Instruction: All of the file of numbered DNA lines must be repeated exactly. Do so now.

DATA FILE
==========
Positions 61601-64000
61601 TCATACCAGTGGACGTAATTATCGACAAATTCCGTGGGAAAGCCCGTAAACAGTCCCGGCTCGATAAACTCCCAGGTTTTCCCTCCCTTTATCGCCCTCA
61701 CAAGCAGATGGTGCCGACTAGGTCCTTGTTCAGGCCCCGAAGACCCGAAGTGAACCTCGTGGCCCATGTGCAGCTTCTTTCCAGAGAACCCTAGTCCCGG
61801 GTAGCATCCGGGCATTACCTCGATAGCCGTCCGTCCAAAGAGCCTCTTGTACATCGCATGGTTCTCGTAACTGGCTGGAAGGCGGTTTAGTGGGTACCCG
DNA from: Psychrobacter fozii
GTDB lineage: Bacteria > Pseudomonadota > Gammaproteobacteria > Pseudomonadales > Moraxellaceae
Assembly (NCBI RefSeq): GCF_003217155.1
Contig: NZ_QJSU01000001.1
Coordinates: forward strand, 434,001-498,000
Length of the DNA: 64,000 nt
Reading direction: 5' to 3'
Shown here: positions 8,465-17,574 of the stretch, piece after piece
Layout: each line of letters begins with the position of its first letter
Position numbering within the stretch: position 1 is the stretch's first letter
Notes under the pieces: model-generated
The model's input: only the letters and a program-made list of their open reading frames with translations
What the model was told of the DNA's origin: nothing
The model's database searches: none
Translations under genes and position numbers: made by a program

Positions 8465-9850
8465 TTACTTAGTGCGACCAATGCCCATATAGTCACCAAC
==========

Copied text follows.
Positions 61601-64000
61601 TCATACCAGTGGACGTAATTATCGACAAATTCCGTGGGAAAGCCCGTAAACAGTCCCGGCTCGATAAACTCCCAGGTTTTCCCTCCCTTTATCGCCCTCA
61701 CAAGCAGATGGTGCCGACTAGGTCCTTGTTCAGGCCCCGAAGACCCGAAGTGAACCTCGTGGCCCATGTGCAGCTTCTTTCCAGAGAACCCTAGTCCCGG
61801 GTAGCATCCGGGCATTACCTCGATAGCCGTCCGTCCAAAGAGCCTCTTGTACATCGCATGGTTCTCGTAACTGGCTGGAAGGCGGTTTAGTGGGTACCCG
DNA from: Psychrobacter fozii
GTDB lineage: Bacteria > Pseudomonadota > Gammaproteobacteria > Pseudomonadales > Moraxellaceae
Assembly (NCBI RefSeq): GCF_003217155.1
Contig: NZ_QJSU01000001.1
Coordinates: forward strand, 434,001-498,000
Length of the DNA: 64,000 nt
Reading direction: 5' to 3'
Shown here: positions 8,465-17,574 of the stretch, piece after piece
Layout: each line of letters begins with the position of its first letter
Position numbering within the stretch: position 1 is the stretch's first letter
Notes under the pieces: model-generated
The model's input: only the letters and a program-made list of their open reading frames with translations
What the model was told of the DNA's origin: nothing
The model's database searches: none
Translations under genes and position numbers: made by a program

Positions 8465-9850
8465 TTACTTAGTGCGACCAATGCCCATATAGTCACCAAC